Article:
Israeli nationalists march in Jerusalem's Muslim quarter
STORY: The parade is the main celebration on Jerusalem Day, when Israel marks its capture of Jerusalem in the 1967 Middle East war. The event has increasingly become a show of force for Jewish nationalists and, for Palestinians, a blatant provocation meant to undermine their ties to the city.
Around 2,500 officers were safeguarding the march and trying to keep it peaceful, police said, having prepared for all scenarios, including violence and anti-Arab chants by some marchers toward Palestinians and rocket fire from Gaza.
Many Palestinians shuttered their shops in the Old City, where march organizers hung Israeli flags along the cobblestoned alleyways. Rowdy crowds of Jewish youth were seen dancing and chanting, and in some cases confronting Palestinian youth.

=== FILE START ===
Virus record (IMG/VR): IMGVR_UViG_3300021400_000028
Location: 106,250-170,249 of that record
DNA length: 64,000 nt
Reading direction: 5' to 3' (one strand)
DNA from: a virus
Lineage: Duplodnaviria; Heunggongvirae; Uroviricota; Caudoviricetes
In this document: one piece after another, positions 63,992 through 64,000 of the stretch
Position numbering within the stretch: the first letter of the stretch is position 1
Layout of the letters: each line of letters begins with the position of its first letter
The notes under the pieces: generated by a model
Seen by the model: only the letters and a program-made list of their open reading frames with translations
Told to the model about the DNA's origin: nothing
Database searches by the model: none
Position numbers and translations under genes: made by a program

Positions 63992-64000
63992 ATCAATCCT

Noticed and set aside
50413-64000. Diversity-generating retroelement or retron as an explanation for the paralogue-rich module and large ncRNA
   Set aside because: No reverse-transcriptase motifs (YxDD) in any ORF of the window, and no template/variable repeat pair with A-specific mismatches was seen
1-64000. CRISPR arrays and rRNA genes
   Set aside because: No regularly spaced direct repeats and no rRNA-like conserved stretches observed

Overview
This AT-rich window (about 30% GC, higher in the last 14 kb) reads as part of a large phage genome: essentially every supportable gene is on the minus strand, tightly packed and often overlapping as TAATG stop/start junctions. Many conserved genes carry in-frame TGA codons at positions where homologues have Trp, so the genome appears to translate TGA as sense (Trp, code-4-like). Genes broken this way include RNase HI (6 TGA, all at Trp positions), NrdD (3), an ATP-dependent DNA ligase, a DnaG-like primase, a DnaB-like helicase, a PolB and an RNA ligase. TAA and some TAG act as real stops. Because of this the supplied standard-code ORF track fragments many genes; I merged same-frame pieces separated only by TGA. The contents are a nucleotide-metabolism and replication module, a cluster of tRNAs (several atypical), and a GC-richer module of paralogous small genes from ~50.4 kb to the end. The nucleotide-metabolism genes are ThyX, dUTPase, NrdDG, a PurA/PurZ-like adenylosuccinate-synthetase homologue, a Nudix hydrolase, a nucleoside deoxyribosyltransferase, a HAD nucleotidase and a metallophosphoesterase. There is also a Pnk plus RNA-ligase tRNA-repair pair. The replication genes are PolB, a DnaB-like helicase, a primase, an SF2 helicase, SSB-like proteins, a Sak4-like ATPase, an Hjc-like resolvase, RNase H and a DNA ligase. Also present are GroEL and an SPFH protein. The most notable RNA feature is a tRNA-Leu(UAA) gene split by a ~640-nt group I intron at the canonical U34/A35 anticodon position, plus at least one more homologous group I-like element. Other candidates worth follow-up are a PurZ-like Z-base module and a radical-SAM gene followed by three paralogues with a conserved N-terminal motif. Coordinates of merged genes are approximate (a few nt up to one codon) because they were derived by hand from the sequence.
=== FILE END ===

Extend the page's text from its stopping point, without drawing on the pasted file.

As crowds gathered at the Damascus Gate entrance to the Old City, a handful of flags belonging to Lehava, a far-right anti-Arab group, could be seen among the mass of blue and white Israeli national flags.
Israel, which decades ago annexed East Jerusalem in a move that has not won international recognition, regards the entire city as its capital. Palestinians want East Jerusalem, the part captured by Israel in 1967, as the capital of a future state that would include the West Bank and Gaza.